Children this age can understand that mental health is like physical health. For example, they may understand that mommy might need medication, and it might take a while for mom to feel better. You might also need to explain that moms can have good and bad days.

Calling depression by its name is crucial. Informing them about your illness can help them cope with it better but also help them if they ever develop depression themselves.

Elementary-age children may think they contribute to your depression. Again, it’s crucial that they know your depression isn’t their fault.

Periodically checking in on their emotions and letting them know what you’re doing to manage your depression can help model coping skills.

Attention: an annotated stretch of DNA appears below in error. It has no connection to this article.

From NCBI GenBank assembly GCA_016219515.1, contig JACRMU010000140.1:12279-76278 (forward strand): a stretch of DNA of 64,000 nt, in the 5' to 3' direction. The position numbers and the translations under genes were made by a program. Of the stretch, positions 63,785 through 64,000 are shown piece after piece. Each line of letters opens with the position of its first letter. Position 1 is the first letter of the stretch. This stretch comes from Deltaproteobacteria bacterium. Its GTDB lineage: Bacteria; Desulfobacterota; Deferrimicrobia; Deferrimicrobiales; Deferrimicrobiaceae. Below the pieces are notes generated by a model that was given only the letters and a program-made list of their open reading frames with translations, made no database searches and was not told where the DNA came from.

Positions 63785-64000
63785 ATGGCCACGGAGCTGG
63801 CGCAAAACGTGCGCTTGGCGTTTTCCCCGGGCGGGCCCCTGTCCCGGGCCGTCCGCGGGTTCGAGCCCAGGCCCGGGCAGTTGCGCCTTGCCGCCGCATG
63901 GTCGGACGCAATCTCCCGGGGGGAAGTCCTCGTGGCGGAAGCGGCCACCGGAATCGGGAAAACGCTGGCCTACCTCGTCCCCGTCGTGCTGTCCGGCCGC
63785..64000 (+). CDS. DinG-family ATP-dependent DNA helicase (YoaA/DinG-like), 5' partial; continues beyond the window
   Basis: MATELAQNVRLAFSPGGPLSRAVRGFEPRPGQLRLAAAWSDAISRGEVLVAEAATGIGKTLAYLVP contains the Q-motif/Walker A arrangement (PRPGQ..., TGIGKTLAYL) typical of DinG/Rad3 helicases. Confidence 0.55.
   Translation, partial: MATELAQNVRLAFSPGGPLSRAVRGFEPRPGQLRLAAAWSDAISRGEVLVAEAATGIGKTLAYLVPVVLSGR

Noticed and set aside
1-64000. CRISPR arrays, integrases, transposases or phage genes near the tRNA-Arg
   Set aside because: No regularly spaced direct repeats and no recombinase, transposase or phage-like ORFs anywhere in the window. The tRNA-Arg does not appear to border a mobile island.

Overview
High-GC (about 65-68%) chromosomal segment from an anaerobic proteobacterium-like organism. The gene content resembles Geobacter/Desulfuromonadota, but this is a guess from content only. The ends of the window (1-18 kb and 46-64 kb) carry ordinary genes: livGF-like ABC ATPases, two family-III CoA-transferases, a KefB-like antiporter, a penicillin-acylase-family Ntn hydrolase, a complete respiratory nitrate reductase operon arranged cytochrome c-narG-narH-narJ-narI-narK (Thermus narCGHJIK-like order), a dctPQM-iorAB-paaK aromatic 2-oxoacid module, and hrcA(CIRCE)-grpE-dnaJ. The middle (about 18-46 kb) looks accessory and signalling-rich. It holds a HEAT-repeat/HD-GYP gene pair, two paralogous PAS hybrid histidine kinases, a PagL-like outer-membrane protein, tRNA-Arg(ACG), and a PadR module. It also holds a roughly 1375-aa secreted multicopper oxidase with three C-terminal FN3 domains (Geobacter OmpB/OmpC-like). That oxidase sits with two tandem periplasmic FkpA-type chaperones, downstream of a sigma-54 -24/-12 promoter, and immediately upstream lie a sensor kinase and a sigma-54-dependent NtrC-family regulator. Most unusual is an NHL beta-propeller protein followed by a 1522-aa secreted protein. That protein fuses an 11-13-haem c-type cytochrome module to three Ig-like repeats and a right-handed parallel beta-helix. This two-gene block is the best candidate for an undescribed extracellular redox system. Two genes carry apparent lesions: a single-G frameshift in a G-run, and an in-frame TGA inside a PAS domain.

High-school age

High schoolers are fully capable of understanding depression and mental health conditions. Chances are they already have a friend or know someone who has some sort of mental health condition.

They’re capable of understanding your diagnosis, treatment plan, and where you’re at in your treatment. Try to keep tabs on how they feel about your condition. As best you can, try to keep an open dialogue with them about their emotions, too.

If your child, at any age, needs help coping with your depression, family counseling or counseling for your kids by a trained mental health professional is an option.

Living with depression can make you feel like a “bad” mom, but you’re not. Mom depression isn’t uncommon, and it is treatable.

You don’t have to live with overwhelming sadness or guilt. Help can come from many different places, such as a doctor, friends, and family. You can also make a difference by making time to take care of yourself with a healthy diet, exercise, and time to yourself.

If you’re depressed and thoughts of harming yourself are creeping into your mind, you can call an emergency hotline for immediate help.